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IAVA | February 10, 2015

IAVA Daily News Brief – February 10, 2015

Today’s Top Stories

Obama to hold public ceremony for veterans suicide prevention bill
President Obama on Thursday will sign legislation meant to help prevent suicides among veterans during a public ceremony. The president will sign the Clay Hunt Suicide Prevention for American Veterans Act into law in a ceremony from the East Room of the White House, said a spokeswoman for the Iraq and Afghanistan Veterans of America. | The Hill >>

VA Secretary Attempts to Change Culture, Combat Critics
Six months after taking over as Secretary of Veteran Affairs, Robert A. McDonald has proven himself capable in the eyes of many of leading the scandal-ridden agency. But experts agree that the Department of Veterans Affairs still has much work to do – especially regarding transparency and restoring the trust of military veterans. | U.S. News & World Report >>

Texas woman who fought to improve veterans’ care after son’s suicide will attend White House bill signing
Susan Selke, whose Marine Corps son Clay Hunt committed suicide after deployments in Iraq and Afghanistan, says her son became frustrated with bureaucratic fumbling and inertia as he sought treatment for post-traumatic stress disorder. | New Orleans Times-Picayune >>


When Mullah Mujahid, a Taliban commander in Kunduz Province, was arrested last month, there was little reason to think it would have much consequence, either for him or for the government of Afghanistan. | New York Times >>

A former Taliban commander aligned with Islamic State was killed on Monday in an apparent airstrike in southwestern Afghanistan, Afghan officials said, marking the first apparent time the U.S. and its allies have successfully targeted a high-level leader of the movement in the region. | Wall Street Journal >>

Among the machinery of war at the world’s busiest airbase, Clark found a beautiful series of paintings by an Afghan artist that inspired his latest photobook. | The Guardian >>


Abdullah is one of a few dozen peshmerga stationed on Mount Zartak, overlooking Mosul from the east. The city is still firmly under the control of the Islamic State in Syria and Iraq, but the peshmerga are in buoyant mood, having first stemmed and then partially reversed territorial gains made by ISIS last summer. | CNN >>

The U.S.-led coalition helping Iraq push back Islamic State group militants is not doing enough to match the scale of the threat, a senior Iraqi official said Monday as he called for increased firepower to defeat the extremists. | Associated Press >>

Attacks in Baghdad killed at least 22 people and wounded dozens on Monday, just days after the government lifted a nighttime curfew that had been in place in the Iraqi capital for over a decade. | Associated Press >>

Military Affairs

The Army is reorganizing 20 brigade combat teams and inactivating six others this year as it pushes to complete a sweeping — and accelerated — reorganization. | Army Times >>

The top officer of one of three services projected to spend tens of billions of dollars on stealthy new F-35 Joint Strike Fighters, now says “stealth may be overrated.” | Navy Times >>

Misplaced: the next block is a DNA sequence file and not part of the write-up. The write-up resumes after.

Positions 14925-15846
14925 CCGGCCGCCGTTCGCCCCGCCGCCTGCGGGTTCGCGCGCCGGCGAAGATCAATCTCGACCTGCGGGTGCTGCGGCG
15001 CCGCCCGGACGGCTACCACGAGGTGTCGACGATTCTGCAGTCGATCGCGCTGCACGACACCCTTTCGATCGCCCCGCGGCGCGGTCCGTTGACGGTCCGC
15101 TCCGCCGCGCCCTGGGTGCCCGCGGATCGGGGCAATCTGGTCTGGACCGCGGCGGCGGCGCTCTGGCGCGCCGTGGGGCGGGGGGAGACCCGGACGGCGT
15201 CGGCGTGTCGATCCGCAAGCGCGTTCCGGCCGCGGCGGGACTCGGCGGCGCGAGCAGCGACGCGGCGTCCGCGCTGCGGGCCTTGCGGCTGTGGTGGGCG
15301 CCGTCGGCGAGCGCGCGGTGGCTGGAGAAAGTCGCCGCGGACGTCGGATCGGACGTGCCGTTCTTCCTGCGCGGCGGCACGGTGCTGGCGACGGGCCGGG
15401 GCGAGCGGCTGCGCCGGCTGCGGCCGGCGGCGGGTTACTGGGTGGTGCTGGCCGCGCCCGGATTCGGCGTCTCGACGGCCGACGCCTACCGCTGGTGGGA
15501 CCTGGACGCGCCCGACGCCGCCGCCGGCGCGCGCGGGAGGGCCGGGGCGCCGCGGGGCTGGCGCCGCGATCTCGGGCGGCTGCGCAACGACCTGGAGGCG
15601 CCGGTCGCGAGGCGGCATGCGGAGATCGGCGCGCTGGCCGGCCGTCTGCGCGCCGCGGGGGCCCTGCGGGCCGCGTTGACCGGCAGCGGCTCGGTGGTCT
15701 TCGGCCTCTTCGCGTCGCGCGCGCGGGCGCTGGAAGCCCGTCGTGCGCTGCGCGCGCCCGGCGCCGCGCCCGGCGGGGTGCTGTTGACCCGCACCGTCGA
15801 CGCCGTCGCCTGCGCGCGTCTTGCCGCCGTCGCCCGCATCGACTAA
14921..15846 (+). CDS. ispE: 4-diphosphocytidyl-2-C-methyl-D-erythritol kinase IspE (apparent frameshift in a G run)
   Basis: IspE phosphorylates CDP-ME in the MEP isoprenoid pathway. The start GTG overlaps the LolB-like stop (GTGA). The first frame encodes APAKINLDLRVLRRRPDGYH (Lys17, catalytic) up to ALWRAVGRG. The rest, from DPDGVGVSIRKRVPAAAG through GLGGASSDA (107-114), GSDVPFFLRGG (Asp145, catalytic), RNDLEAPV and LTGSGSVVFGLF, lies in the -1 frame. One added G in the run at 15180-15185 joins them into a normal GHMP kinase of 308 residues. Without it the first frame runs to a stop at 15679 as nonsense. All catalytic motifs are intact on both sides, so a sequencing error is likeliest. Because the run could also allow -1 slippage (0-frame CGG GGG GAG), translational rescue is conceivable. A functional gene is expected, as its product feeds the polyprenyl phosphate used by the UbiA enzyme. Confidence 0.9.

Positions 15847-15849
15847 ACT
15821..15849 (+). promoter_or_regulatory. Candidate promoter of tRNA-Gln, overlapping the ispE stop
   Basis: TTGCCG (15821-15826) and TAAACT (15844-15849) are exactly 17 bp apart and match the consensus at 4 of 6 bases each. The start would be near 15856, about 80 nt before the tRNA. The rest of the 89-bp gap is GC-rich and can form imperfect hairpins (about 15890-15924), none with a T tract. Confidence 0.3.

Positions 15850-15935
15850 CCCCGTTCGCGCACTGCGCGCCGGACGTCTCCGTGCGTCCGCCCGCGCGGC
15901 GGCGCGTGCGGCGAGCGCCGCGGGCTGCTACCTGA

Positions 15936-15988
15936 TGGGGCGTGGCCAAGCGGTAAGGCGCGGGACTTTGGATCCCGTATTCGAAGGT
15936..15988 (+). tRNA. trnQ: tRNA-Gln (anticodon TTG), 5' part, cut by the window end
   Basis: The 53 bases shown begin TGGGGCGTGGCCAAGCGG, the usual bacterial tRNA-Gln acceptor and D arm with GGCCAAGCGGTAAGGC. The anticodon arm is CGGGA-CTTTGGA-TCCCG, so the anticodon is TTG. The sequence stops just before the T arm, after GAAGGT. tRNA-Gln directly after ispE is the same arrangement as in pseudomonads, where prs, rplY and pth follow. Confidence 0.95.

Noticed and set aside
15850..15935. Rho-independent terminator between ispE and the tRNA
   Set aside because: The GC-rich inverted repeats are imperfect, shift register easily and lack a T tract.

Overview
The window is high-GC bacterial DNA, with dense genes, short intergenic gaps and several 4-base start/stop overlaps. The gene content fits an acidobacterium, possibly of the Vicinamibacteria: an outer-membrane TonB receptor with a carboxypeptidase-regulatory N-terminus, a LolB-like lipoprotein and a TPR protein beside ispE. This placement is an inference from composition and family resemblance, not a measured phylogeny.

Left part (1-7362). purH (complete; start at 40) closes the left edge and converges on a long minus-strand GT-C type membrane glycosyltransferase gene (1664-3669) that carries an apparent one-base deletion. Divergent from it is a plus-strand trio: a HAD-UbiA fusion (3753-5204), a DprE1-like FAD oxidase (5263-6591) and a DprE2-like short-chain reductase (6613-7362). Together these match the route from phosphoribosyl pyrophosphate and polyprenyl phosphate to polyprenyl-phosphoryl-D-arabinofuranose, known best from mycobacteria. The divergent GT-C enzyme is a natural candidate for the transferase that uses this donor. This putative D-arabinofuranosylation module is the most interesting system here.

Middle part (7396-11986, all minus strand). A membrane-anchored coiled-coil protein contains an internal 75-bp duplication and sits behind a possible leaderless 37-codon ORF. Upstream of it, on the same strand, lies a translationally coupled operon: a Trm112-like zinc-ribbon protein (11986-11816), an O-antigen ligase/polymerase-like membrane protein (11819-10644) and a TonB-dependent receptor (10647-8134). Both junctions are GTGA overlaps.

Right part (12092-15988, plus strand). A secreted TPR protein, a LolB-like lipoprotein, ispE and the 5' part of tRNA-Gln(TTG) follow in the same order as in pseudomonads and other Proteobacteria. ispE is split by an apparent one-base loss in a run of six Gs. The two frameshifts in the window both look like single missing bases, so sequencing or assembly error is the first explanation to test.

The trial of the man accused of killing Chris Kyle opens this week with a legal question wrapped in Hollywood irony. Will post-traumatic stress syndrome become the legal defense for murdering the “American Sniper” — a man who helped other veterans battle the same affliction? | NBC News >>

New Greatest Generation

Local Army veteran and singer Lisa Marie Williams said she’s started a large scale project that will pay trib­ute to soldiers and veterans throughout the years. | Desert Dispatch >>

When you’re on the battlefield, veterans will tell you that bond with your team is inseparable. But when you come home, it can be a struggle to fit in the slower pace of real life. Even more so if you’ve suffered a traumatic brain injury. Some local soldiers want to honor one of the men they came to respect serving in Iraq. | WOWT >>

Like father, like son: Burleigh spent his adult life in the military — and in service to military veterans. Burleigh, 66, soon will step down as CEO of Operation Stand Down Tennessee, which helps veterans with job placement, housing, mental health and other areas that help them transition from active duty to civilian life. | The Tennessean >>

Inside Washington

The Government Accountability Office’s High-Risk List, which calls Congress’ attention to problematic, risky or troubled programs, is about to receive two high-profile additions. Multiple Capitol Hill sources with knowledge of the list confirmed to Nextgov that IT acquisition and operations and veteran health care are being included on the watchdog’s list. | NextGov >>

A bipartisan pair of House lawmakers recently warned their colleagues about the negative toll sequester will have on the U.S. Army’s readiness unless lawmakers reverse the looming budget cuts. | The Hill >>

The Phoenix VA is under fire once again for a mistake that sent 12 vets’ prescriptions to the wrong person. Army veteran Jerry Bliss reached out to CBS 5 News Sunday night and said he returned home to find a box with his VA prescriptions. However, the box also contained prescriptions for 12 other veterans. | KPHO CBS 5 >>

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